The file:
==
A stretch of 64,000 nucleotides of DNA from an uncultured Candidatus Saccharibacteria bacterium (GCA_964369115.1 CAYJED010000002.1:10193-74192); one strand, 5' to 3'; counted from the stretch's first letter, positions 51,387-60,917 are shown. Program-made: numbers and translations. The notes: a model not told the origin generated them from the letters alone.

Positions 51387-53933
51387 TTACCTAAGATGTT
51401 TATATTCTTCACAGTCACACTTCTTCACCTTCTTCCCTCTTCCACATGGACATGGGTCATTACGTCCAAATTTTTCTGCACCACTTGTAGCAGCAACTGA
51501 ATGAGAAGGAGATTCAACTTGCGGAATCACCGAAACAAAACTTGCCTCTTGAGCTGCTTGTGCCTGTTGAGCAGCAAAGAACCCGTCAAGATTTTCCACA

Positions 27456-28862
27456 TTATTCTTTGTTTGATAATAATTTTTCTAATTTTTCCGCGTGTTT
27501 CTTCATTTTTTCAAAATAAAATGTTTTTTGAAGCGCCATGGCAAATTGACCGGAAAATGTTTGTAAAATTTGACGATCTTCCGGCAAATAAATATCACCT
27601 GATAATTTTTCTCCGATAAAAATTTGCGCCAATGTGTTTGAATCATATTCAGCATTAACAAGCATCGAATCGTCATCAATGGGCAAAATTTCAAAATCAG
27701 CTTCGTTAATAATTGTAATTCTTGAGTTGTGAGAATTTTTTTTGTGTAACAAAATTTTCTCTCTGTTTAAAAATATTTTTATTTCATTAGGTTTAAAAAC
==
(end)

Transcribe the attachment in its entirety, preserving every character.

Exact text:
A stretch of 64,000 nucleotides of DNA from an uncultured Candidatus Saccharibacteria bacterium (GCA_964369115.1 CAYJED010000002.1:10193-74192); one strand, 5' to 3'; counted from the stretch's first letter, positions 51,387-60,917 are shown. Program-made: numbers and translations. The notes: a model not told the origin generated them from the letters alone.

Positions 51387-53933
51387 TTACCTAAGATGTT
51401 TATATTCTTCACAGTCACACTTCTTCACCTTCTTCCCTCTTCCACATGGACATGGGTCATTACGTCCAAATTTTTCTGCACCACTTGTAGCAGCAACTGA
51501 ATGAGAAGGAGATTCAACTTGCGGAATCACCGAAACAAAACTTGCCTCTTGAGCTGCTTGTGCCTGTTGAGCAGCAAAGAACCCGTCAAGATTTTCCACA

Positions 27456-28862
27456 TTATTCTTTGTTTGATAATAATTTTTCTAATTTTTCCGCGTGTTT
27501 CTTCATTTTTTCAAAATAAAATGTTTTTTGAAGCGCCATGGCAAATTGACCGGAAAATGTTTGTAAAATTTGACGATCTTCCGGCAAATAAATATCACCT
27601 GATAATTTTTCTCCGATAAAAATTTGCGCCAATGTGTTTGAATCATATTCAGCATTAACAAGCATCGAATCGTCATCAATGGGCAAAATTTCAAAATCAG
27701 CTTCGTTAATAATTGTAATTCTTGAGTTGTGAGAATTTTTTTTGTGTAACAAAATTTTCTCTCTGTTTAAAAATATTTTTATTTCATTAGGTTTAAAAAC